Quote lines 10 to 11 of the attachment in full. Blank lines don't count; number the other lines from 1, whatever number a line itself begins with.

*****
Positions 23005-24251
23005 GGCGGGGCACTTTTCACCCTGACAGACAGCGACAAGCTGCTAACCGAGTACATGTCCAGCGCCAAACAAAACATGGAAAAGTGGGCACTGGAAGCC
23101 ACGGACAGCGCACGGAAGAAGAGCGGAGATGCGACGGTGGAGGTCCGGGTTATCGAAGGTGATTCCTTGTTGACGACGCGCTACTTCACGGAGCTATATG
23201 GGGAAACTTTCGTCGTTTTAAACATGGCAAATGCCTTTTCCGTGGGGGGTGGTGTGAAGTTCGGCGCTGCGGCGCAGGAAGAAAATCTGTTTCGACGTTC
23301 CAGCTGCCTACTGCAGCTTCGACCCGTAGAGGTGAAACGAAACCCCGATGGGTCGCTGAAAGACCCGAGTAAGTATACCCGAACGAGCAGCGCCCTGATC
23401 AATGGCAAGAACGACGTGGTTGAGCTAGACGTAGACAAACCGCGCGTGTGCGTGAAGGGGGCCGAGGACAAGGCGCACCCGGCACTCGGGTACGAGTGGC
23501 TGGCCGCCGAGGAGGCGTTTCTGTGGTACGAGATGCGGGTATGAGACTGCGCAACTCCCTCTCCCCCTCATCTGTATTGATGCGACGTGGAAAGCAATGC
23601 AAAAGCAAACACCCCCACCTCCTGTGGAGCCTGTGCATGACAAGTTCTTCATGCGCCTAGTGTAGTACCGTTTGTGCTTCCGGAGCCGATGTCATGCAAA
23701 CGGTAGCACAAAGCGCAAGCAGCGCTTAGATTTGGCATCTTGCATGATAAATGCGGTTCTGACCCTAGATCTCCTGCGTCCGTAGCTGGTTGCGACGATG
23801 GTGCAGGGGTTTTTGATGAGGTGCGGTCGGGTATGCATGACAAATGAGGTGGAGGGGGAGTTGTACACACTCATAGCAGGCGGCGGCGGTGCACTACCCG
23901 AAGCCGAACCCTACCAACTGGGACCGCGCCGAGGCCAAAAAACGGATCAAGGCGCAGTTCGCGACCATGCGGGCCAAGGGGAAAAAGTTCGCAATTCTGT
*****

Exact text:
23801 GTGCAGGGGTTTTTGATGAGGTGCGGTCGGGTATGCATGACAAATGAGGTGGAGGGGGAGTTGTACACACTCATAGCAGGCGGCGGCGGTGCACTACCCG
23901 AAGCCGAACCCTACCAACTGGGACCGCGCCGAGGCCAAAAAACGGATCAAGGCGCAGTTCGCGACCATGCGGGCCAAGGGGAAAAAGTTCGCAATTCTGT